Tom Banse

Regional Correspondent

Tom Banse covers national news, business, science, public policy, Olympic sports and human interest stories from across the Northwest. He reports from well known and out–of–the–way places in the region where important, amusing, touching, or outrageous events are unfolding. Tom's stories can be found online and heard on-air during "Morning Edition" and "All Things Considered" on NPR stations in Washington, Oregon, and Idaho.

Before taking his current beat, Tom covered state government and the Washington Legislature for 12 years.  He got his start in radio at WCAL–FM, a public station in southern Minnesota. Reared in Seattle, Tom graduated from Carleton College in Northfield, Minnesota with a degree in American Studies.

When not sifting through press releases, listening to lobbyists, or driving lonely highways, Tom enjoys exploring the Olympic Peninsula backcountry and cooking dinner with his wife and friends. Tom's secret ambition is to take six months off work and travel to a faraway place beyond the reach of email.

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U.S. Immigration and Customs Enforcement

 

The congressional wrangling over immigration policy, which threatens to cut off Homeland Security money later this week, is spilling over to the Washington state Capitol in a fashion.

In Olympia, state representatives may take a preliminary vote Wednesday morning on a measure that would direct local police and jails to stop coordinating with federal agencies on immigrant deportations.

Tom Banse

New ownership is giving new hope to a decrepit, unseaworthy fishing boat with a notable literary pedigree. Northwest shipwrights will be hired to restore the Western Flyer, the vessel made famous by the author John Steinbeck.

Tradnor / Wikimedia

 

 

In Olympia, legislative budget writers got a shot of good news Friday regarding tax collections.

Washington's chief economist said about $274 million more than previously projected should flow into the state treasury from now through 2017. A strong economic recovery gets credit. This prompted a reaction from the legislature's lead budget writers.

Paul Eggert / Wikimedia Commons

The sun rose and then quickly set again on a proposal by some state legislators to abolish daylight saving time in Washington state.

Constituent complaints about disrupted sleep and the hassle of changing clocks prompted legislation in both Oregon and Washington.

Staying on Pacific Standard Time year-round would avoid the twice-yearly ritual. But it raises complications if other states keep springing forward, said Sen. Marko Liias, D-Mukilteo, at a committee hearing on Thursday.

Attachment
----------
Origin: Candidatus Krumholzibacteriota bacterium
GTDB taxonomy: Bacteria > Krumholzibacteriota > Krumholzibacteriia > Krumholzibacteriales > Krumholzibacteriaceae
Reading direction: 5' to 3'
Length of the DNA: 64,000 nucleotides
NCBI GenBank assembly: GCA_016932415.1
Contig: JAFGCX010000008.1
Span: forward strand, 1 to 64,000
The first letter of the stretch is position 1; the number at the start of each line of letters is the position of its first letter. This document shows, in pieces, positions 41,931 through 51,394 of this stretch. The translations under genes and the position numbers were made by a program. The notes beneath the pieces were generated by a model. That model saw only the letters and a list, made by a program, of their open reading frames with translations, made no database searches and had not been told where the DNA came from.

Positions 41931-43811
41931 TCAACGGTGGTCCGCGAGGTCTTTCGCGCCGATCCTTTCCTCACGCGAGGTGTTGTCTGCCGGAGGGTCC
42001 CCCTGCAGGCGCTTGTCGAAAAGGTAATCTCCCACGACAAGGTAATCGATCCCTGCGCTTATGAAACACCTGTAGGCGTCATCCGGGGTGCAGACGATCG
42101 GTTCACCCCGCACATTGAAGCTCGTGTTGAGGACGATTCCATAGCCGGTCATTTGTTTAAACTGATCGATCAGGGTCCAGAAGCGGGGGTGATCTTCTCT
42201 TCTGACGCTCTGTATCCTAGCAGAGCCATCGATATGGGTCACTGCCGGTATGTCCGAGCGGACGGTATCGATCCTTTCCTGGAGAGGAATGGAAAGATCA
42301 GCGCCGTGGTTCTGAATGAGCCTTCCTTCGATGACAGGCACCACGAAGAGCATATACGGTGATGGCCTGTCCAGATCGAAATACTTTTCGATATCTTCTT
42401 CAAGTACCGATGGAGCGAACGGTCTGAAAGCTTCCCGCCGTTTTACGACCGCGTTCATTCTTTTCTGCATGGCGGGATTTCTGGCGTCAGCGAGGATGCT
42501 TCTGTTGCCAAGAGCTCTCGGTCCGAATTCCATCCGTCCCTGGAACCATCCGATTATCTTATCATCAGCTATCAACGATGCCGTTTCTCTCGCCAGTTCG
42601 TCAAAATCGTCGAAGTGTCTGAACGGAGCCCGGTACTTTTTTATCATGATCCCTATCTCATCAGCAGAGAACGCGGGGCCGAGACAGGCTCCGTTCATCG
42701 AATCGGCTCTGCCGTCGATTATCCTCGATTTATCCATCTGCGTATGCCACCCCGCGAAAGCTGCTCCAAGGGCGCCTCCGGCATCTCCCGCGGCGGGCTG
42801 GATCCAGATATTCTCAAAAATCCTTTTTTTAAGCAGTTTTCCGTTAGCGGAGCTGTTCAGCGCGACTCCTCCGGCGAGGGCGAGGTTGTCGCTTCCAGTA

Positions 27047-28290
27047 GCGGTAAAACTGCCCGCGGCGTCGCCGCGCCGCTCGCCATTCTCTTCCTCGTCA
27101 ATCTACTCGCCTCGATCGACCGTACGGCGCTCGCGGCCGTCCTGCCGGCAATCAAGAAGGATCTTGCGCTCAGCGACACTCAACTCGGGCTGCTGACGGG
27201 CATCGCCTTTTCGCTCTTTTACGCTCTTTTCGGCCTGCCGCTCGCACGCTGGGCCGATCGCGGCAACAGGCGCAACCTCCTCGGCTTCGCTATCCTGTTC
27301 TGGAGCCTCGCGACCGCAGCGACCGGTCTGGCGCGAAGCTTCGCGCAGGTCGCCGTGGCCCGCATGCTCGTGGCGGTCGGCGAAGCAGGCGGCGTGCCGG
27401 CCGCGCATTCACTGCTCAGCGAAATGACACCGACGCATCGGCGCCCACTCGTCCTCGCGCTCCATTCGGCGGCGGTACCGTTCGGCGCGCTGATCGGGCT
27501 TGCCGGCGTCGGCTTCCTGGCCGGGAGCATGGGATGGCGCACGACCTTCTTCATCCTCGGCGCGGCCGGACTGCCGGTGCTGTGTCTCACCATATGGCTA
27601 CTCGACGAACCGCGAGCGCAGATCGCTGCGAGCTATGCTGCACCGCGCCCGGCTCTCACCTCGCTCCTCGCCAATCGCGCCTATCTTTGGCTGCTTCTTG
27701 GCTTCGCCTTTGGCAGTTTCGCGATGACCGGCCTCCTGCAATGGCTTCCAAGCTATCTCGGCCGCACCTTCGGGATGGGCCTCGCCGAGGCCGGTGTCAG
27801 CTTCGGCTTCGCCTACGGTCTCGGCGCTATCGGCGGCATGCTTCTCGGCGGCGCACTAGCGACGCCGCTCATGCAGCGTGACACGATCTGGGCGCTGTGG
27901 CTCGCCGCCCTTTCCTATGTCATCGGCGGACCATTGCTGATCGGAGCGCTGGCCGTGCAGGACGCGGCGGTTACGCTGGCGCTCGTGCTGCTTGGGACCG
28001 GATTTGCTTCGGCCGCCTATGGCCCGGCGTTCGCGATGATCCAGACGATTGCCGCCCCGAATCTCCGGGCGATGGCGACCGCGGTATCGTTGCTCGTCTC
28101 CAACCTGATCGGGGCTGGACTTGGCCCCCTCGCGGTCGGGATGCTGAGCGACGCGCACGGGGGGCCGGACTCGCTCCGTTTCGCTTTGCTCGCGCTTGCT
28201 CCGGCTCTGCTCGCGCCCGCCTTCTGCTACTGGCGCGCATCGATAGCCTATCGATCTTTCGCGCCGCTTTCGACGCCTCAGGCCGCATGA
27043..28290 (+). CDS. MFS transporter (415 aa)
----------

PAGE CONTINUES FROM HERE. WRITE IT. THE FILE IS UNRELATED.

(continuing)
WSDOT

 

Bertha has reached her goal.

The cutterhead on Seattle's troubled tunnel machine broke through the 20-foot-thick wall of a rescue pit at about noon on Thursday. Video from a television helicopter showed a big plume of dust coming from inside the pit as the machine emerges.

Alliance Defending Freedom

 

 

A judge in Benton County, Washington has ruled that a flower shop in the Tri-Cities broke the law when it refused to serve a gay couple planning a wedding two years ago.

The judge said Barronelle Stutzman broke state anti-discrimination and consumer protection laws. In 2013, she told Robert Ingersoll and Curt Freed she couldn't do the flower arrangements for their wedding because of her religious convictions against same-sex marriage.

Ted S. Warren / AP Photo

 

Legislative moves to limit school immunization exemptions are drawing vocal opposition from some parents. Opponents of mandatory vaccination crowded a public hearing at the state capitol in Olympia Tuesday, and the scene could repeat itself in Salem Wednesday.

A bill in the Washington legislature would no longer allow schoolchildren to skip vaccinations on personal or philosophical grounds. Religious and medical exemptions would remain.

Walter Siegmund / Wikimedia Commons

 

The worsening labor dispute at West Coast container ports is causing shippers to search for alternate pathways to and from Asia.

An obvious place to look is the thriving port in Vancouver, B.C., but officials there say they can't absorb much diverted traffic.

Titleist46 / Flickr

 

Eleven packs of wolves have recolonized northeastern Washington. Now besieged politicians from that area are seriously proposing to relocate some of those protected wolves to western and southwestern Washington where there are none.

Tom Banse

 

Have electric cars been on the market long enough to stand on their own without public subsidies?

That's a question state lawmakers in Olympia and Salem are wrestling with this winter.

Kristen Wyatt / AP Photo

 

The Washington state Senate voted unanimously Wednesday to make hemp farming legal. The measure now goes to the state House for further consideration.

State Sen. Brian Hatfield said the plant cousin of marijuana has "tremendous potential" as a crop.

Paul Eggert / Wikimedia Commons

 

Some Washington and Oregon legislators want to end the yearly practice of springing forward and falling back.